Keith: Excellent. That exactly what I was looking for. I never knew that Anne Volant and Volant being French for flight kind of led to Flight of the Prince. That was pretty good. Again, all of this that you heard today can be found in Snape: A Definitive Reading by Lorrie Kim. Does anybody have any questions before we shut down the show?

Audience: So J.K. said the Sorting Hat made seven mistakes in its life, and one of those was putting Snape into Slytherin. Do you agree with that?

Lorrie: Where did she say that?

Keith: I’ve never heard that before.

Lorrie: Did she say the Sorting Hat has mistakes?

Audience: Yeah, I either read it online like Pottermore or just something, but it was from J.K. herself. She said one of the biggest mistakes that the Sorting Hat has ever done in a thousand years was put Snape into Slytherin. Biggest mistake ever, but do you agree with that?

Keith: I don’t think that’s actually something that J.K. Rowling said.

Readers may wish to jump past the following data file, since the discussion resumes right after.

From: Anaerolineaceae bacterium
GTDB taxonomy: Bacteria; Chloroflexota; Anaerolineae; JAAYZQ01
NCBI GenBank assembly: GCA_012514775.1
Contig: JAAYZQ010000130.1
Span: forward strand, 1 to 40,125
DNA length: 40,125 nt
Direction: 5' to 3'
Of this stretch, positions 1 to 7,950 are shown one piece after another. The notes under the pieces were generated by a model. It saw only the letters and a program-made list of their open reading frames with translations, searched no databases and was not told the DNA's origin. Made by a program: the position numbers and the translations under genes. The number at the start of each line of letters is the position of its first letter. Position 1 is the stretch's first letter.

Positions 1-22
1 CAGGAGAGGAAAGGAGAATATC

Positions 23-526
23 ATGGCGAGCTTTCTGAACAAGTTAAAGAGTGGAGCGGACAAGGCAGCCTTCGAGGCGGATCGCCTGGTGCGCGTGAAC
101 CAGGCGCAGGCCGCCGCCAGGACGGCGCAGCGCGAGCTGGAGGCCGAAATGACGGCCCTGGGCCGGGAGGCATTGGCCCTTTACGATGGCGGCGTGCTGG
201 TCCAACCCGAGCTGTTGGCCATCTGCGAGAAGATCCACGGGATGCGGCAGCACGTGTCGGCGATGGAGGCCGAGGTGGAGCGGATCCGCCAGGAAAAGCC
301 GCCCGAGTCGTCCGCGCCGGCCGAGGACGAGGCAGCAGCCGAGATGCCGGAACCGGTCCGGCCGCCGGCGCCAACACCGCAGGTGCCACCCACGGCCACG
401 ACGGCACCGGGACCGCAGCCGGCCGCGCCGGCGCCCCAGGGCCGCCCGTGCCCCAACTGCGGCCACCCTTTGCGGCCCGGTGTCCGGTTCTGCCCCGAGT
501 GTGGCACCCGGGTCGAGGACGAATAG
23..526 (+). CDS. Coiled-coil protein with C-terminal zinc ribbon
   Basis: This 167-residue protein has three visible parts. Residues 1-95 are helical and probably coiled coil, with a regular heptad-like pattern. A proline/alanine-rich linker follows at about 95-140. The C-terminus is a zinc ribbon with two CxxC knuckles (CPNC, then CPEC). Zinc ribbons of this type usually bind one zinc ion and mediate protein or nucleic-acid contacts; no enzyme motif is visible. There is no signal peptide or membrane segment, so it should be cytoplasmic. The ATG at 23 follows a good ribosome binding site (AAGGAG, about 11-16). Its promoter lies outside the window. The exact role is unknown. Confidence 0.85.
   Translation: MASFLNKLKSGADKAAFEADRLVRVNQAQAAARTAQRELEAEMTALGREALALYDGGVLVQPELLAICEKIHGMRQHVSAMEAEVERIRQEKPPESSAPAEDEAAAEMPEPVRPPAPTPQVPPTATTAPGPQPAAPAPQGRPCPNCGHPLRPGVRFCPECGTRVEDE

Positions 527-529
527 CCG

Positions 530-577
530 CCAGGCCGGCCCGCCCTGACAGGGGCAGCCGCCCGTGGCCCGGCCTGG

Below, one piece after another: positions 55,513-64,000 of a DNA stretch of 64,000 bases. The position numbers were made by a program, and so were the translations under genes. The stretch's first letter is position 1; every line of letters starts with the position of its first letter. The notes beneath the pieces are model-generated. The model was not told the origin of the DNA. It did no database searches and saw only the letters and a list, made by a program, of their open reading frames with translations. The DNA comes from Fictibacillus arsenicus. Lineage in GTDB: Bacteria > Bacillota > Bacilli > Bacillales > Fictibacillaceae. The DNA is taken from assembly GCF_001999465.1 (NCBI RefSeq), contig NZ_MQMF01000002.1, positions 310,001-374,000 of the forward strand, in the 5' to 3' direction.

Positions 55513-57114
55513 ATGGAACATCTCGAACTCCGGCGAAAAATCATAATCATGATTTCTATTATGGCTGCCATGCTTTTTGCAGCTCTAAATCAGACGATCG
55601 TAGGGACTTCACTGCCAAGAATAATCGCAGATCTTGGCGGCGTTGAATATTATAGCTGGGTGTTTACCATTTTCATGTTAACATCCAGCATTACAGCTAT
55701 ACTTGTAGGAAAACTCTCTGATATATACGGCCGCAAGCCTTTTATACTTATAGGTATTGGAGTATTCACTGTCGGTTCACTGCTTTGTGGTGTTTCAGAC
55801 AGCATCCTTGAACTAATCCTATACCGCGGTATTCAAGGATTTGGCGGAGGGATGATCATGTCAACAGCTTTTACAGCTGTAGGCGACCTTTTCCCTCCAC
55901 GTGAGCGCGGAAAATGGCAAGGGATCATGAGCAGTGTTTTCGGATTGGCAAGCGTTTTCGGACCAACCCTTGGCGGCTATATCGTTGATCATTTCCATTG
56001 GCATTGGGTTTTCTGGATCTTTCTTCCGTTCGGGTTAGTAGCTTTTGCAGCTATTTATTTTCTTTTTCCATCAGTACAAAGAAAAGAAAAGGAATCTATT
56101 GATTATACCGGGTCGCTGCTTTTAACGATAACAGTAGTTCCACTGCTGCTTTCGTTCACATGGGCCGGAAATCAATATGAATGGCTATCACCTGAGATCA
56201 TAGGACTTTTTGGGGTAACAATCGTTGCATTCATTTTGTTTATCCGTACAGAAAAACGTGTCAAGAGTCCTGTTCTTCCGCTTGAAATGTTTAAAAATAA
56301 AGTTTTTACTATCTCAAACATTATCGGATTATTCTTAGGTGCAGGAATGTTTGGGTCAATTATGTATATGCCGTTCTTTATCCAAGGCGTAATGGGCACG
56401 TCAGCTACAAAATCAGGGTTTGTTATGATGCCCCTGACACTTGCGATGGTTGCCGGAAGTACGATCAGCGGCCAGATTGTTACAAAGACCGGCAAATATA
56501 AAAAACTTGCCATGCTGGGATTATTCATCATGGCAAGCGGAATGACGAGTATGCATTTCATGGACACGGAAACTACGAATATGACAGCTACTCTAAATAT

Lorrie: I was about to say I haven’t seen that.

Keith: I don’t know where you would’ve seen or heard that, because–

Audience: I don’t remember.

Keith: It’s not from Pottermore.

Audience: I barely go on Pottermore. I don’t even have a computer at home. So I know it wasn’t from Pottermore, but I know either somebody said it or someone lied or whatever, but I think it’s kind of interesting and it makes you think. Because I mean you look at Slytherins, they’re bullies and they don’t really love you. They don’t know how to love; they’re just plain meanie heads. But if you know how to love, then you’d have gotten into Gryffindor or the other three. But how can this guy totally be a bully but still love at the same time?

Keith: Well, just because you’re in Slytherin doesn’t mean you don’t have the capacity for love. I mean, Pansy Parkinson is in love with Draco Malfoy. Draco falls in love and marries Astoria Greengrass, and I think Goyle loves Crabbe. Just saying it.

Emily: What if it were true?

Keith: Just because they’re in Slytherin doesn’t mean that they don’t love somebody or have passion or anything else. It’s just that their main love in their life is more or less an ambition, to get to a certain destination. So they’re very ambitious people. That’s where the Sorting Hat places you for that. Snape is very ambitious. He wants to be highly recognized. But again, I don’t think J.K. — just for the record, I’m going to say flat-out: No, J.K. Rowling never said that that was where she regrets something, putting Snape in Slytherin. That never happened. I don’t know where you read that from, sorry. Yeah, maybe a fanfiction post or something like that.